CRYSTAL LAKE – Kelsey Schiel can’t play basketball anymore. Because she can’t play, she won’t watch. The game she loved is gone.
A sixth concussion finally ended Schiel’s high school career before she got to play her senior season at Crystal Lake South.
A seventh cut her comeback at McHenry County College short. Her mom won’t forget – can’t forget – that call.
An eighth just freaked everyone out even more. She wasn’t even playing basketball. She was being pulled in an inflatable raft by a boat, flipped off and bumped heads with a friend.
The concussions have taken a toll. The uncertain future might be worse.
“People think concussion, headache, you’re all better,” said Sue Schiel, Kelsey’s mom.
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Schiel, now 24, barely noticed her first concussion.
She hit her head on the floor during a basketball game in her sophomore year of high school and went back in the game not long after. It wasn’t until the next night, after Schiel had taken an elbow to the middle of her head during practice, that the consequences of two concussions in two days surfaced.
She was nauseated and vomiting, and her head pounded. Emergency room doctors told her she was experiencing the intensified effects of back-to-back concussions.
Schiel returned to action two weeks later.
Before doctors finally insisted that she stop playing midway through her junior year, Schiel suffered six concussions in all, never sitting out more than two weeks. Twice, she was concussed two times in the same week.
The rest of her junior year and senior year were filled with migraine headaches, memory issues, trouble sleeping and corresponding complications with completing schoolwork. Her left eye no longer tracked correctly, which intensified the headaches.
“When you tell people you can’t play, the coaches are like OK, I kind of get it. But the students, they don’t get it,” Schiel said. “That was the hard part.”
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Concussions have become a much bigger part of the national dialogue in recent years, but the majority of the discussion has centered on high-contact sports – namely football.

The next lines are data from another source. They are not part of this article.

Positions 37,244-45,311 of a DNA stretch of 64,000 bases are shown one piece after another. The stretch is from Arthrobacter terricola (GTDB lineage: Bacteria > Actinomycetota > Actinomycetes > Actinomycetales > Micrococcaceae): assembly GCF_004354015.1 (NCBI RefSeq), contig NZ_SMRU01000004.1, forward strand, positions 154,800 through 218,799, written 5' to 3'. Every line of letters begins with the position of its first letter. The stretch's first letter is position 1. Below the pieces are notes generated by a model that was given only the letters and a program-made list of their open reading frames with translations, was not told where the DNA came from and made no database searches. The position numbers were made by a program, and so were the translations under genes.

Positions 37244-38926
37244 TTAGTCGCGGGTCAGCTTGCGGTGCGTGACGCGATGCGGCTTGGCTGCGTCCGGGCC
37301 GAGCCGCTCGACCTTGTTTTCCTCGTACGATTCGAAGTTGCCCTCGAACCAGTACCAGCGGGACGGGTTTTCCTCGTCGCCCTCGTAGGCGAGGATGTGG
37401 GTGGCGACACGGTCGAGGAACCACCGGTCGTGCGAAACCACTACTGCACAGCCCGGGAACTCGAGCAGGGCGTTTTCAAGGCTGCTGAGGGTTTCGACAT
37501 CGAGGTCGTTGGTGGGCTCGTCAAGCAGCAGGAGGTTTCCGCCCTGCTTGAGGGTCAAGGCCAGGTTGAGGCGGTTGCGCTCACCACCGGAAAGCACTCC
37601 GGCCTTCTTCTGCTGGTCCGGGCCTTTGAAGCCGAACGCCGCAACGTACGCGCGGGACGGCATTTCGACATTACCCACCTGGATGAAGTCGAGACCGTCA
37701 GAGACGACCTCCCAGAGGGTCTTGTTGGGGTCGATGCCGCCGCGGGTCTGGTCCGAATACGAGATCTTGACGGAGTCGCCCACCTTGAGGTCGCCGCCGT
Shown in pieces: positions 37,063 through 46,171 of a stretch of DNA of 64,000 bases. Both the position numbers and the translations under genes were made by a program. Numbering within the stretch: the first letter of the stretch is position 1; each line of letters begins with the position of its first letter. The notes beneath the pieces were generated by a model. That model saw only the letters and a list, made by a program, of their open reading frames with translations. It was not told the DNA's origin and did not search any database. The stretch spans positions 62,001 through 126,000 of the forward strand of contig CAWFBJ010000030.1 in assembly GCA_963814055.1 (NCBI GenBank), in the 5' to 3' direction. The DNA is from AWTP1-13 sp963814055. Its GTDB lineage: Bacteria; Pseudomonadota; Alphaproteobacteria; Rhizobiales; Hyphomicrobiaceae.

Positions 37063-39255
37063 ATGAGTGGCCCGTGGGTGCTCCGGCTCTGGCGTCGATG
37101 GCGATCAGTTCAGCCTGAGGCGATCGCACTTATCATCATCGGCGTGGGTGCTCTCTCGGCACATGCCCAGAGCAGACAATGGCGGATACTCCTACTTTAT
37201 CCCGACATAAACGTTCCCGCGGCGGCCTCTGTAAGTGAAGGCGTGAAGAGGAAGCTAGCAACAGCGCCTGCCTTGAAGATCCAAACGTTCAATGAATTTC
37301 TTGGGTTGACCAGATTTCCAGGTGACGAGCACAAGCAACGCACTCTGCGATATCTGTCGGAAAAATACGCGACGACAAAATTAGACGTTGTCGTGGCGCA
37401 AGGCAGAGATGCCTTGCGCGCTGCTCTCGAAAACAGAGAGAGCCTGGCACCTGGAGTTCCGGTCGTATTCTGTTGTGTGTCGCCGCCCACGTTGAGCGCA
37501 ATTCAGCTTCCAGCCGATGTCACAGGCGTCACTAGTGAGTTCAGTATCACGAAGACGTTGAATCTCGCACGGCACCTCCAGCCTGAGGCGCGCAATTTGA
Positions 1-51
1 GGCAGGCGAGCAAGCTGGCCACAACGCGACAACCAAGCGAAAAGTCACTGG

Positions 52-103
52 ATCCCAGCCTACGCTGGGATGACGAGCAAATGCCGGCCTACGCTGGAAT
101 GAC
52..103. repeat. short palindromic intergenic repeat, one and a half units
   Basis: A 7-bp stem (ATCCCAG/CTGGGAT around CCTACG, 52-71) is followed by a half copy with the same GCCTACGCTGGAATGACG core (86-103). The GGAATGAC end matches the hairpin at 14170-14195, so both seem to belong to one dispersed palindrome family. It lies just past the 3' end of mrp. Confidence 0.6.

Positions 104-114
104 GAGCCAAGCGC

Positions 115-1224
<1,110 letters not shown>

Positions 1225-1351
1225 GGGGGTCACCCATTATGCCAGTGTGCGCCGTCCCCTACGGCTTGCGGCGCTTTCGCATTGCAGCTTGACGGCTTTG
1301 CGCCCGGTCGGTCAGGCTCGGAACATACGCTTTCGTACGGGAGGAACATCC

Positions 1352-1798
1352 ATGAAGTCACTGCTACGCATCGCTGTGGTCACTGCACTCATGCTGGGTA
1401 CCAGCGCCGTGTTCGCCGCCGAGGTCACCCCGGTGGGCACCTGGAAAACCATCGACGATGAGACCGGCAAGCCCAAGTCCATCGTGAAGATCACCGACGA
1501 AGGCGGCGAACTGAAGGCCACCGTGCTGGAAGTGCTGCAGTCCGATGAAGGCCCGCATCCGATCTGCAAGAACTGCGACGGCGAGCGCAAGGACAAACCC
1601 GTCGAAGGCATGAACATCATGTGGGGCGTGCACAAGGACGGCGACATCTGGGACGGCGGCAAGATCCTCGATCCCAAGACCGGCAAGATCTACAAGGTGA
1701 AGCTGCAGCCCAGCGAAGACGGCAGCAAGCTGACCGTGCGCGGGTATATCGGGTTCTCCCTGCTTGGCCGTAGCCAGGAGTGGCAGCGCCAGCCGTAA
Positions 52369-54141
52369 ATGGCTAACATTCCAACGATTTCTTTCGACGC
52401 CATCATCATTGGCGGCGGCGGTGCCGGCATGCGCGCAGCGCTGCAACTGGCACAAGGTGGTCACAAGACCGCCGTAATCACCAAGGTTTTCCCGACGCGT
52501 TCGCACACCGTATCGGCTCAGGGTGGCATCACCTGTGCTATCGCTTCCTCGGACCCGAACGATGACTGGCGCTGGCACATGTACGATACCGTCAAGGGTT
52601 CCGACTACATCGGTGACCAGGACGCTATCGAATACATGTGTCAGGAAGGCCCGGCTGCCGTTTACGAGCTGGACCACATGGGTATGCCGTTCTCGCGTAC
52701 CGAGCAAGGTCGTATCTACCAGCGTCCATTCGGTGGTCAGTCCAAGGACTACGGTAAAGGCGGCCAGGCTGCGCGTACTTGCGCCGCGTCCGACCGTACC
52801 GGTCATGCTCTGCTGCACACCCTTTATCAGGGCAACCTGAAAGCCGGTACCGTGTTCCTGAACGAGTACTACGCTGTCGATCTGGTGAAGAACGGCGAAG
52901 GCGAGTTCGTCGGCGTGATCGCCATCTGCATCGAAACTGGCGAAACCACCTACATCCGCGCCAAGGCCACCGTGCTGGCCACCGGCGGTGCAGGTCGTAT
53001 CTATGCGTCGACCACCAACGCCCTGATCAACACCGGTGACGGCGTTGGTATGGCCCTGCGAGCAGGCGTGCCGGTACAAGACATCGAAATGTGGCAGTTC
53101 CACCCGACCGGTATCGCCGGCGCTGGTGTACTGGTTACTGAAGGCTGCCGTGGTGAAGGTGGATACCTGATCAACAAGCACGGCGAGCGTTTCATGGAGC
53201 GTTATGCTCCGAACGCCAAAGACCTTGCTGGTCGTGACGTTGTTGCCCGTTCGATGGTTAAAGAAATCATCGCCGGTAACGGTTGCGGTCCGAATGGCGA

Researchers at Boston University, studying the brains of deceased football players, have found that repeated trauma to the head can cause serious long-term health issues such as memory loss, impaired judgment, depression and progressive dementia.
But it’s unknown how many concussions it takes, or whether people such as Schiel are at risk as opposed to the concussions that NFL players and hockey players suffer. “It’s really hard not knowing,” Sue Schiel said.
Dr. Katherine Carroll, a neurologist at Northwestern Neurology Associates in Chicago whose worked with Kelsey Schiel for three years, said she believes Schiel’s health will only improve from here. But she recognizes that more could have been done to prevent the postconcussion syndrome that Schiel experiences to this day.
“People didn’t have the knowledge and expertise to deal with them at the time,” Carroll said. “That, as well as the fact she’s had so many, has contributed to her long-lasting issues.”
Sue Schiel likes the idea of baseline testing, which is when doctors test individuals’ memory and motor skills preseason to set a standard that the player must achieve to be cleared to play after a concussion. She said she’d like to see baseline testing in every sport.
Carroll said the majority of her concussion patients come from football and boxing, but that people around athletics need to know concussions can happen in sports not traditionally associated with them.
Sue Schiel agrees. “It’s not just football. It’s not just the boys,” she said.
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Kelsey Schiel couldn’t keep herself from playing basketball in college. Once her symptoms cleared up and doctors told her it was OK, she decided to give it a go. Her parents were not thrilled with the idea.
“I’ve played basketball since I was 5,” Schiel said. “It’s almost like who you are at that point. You’re a basketball player.”
Schiel, a 5-foot-5 shooting guard, felt her aggressive nature coming back quickly when she got back onto the court.
She was at an away game when she dove for a loose ball and caught what she remembers as either a knee or an elbow to the head, which then caused her head to hit the floor. She did not lose consciousness – she has only once from a concussion.
Sue Schiel got the call from a trainer and met the team bus at MCC. She took her daughter straight to the emergency room, where she was in for another night of nausea and vomiting and pounding headaches. Sue remembers pleading with Kelsey to give up basketball for good.
“You’re like, ‘Please, Kelsey,’ ” her mother said. “And at that point, the doctors even told her, if you get another one before your brain heals, you are risking your life.”
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Kelsey Schiel graduated from MCC in 2008, and from Judson University in Elgin in 2011.
Kinesiology and physiology – classes with a high memorization load – were a particular challenge.
“It’s college,” Sue Schiel remembered telling her daughter. “The real world isn’t like this. We just have to get you through this.”
Kelsey Schiel made it through. She hasn’t had a concussion for a couple of years, and her symptoms continue to lessen as her brain heals.
She landed a job at St. Joseph Elementary School in Elgin. She teaches physical education.
“I like teaching gym,” she said. “We’re doing basketball right now.”